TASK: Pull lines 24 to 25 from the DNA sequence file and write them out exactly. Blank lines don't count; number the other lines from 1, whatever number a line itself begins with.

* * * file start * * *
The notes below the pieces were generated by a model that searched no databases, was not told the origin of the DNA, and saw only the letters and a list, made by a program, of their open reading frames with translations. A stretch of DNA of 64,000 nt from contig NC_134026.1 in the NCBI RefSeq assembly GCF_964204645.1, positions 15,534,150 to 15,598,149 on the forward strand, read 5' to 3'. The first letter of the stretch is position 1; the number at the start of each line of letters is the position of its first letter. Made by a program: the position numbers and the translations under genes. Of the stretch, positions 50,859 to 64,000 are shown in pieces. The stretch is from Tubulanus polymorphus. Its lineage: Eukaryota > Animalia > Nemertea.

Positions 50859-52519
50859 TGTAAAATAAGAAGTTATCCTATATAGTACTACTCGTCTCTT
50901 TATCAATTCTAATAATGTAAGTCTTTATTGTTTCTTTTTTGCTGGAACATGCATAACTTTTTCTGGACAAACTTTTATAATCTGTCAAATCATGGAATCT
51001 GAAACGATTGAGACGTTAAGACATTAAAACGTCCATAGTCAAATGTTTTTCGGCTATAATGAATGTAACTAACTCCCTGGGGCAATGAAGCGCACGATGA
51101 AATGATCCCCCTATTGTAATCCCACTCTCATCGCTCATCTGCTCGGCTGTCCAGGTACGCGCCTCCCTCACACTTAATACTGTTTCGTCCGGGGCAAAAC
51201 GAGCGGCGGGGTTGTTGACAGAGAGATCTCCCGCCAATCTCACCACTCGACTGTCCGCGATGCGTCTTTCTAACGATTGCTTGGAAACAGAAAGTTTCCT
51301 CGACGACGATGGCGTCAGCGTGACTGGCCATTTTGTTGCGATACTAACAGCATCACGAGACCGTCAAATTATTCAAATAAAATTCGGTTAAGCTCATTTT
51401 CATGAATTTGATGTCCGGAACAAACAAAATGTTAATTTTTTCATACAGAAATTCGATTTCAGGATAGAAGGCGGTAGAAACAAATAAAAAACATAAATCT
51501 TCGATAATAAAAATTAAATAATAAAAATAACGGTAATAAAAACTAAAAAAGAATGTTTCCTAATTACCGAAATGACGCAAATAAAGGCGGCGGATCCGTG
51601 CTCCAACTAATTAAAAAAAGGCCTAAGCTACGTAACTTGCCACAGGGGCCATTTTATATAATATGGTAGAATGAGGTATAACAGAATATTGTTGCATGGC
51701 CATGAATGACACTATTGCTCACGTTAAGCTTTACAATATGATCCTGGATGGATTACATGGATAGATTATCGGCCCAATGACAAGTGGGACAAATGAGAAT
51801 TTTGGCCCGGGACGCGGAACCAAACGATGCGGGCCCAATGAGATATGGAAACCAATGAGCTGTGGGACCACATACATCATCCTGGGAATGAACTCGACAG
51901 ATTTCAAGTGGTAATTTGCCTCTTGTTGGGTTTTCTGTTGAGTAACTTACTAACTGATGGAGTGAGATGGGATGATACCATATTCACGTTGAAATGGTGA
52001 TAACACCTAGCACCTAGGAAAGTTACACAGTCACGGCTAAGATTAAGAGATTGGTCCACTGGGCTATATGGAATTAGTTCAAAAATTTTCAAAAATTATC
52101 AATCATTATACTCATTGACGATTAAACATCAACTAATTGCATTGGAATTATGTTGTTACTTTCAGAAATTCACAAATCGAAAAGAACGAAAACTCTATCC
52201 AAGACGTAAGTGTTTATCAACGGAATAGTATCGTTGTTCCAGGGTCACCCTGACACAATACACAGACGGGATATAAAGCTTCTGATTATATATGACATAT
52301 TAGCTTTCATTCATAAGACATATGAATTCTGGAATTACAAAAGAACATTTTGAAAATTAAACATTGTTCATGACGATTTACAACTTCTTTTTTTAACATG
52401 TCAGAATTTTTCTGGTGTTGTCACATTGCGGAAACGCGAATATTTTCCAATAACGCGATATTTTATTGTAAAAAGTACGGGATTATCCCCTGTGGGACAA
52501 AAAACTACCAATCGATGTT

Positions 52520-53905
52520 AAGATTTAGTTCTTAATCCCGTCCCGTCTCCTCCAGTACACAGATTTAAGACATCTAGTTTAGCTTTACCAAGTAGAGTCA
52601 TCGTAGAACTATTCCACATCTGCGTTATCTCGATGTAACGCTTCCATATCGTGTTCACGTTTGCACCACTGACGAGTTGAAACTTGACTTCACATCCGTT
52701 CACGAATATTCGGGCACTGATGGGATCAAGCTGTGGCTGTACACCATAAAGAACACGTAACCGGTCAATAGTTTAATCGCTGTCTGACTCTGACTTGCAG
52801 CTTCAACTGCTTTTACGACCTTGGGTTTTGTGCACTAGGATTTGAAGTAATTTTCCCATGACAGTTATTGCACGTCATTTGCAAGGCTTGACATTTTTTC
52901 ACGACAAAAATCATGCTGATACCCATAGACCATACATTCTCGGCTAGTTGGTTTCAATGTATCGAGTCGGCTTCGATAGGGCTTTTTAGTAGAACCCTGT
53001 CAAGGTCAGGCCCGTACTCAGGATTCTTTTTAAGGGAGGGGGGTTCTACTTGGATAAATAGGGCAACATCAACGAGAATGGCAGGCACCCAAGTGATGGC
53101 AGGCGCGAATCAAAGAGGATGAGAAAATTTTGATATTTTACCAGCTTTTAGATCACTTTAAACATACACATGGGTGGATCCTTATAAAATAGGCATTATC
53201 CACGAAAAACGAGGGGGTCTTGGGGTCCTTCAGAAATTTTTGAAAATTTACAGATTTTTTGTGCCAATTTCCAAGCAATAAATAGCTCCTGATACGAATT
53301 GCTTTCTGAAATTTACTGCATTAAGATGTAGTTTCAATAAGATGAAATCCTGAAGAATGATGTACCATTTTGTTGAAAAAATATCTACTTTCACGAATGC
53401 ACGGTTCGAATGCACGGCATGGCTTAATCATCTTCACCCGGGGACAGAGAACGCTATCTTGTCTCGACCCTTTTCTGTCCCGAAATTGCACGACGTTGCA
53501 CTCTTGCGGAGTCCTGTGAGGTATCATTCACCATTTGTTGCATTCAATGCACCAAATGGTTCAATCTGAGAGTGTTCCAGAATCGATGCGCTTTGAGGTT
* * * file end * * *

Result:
52701 CACGAATATTCGGGCACTGATGGGATCAAGCTGTGGCTGTACACCATAAAGAACACGTAACCGGTCAATAGTTTAATCGCTGTCTGACTCTGACTTGCAG
52801 CTTCAACTGCTTTTACGACCTTGGGTTTTGTGCACTAGGATTTGAAGTAATTTTCCCATGACAGTTATTGCACGTCATTTGCAAGGCTTGACATTTTTTC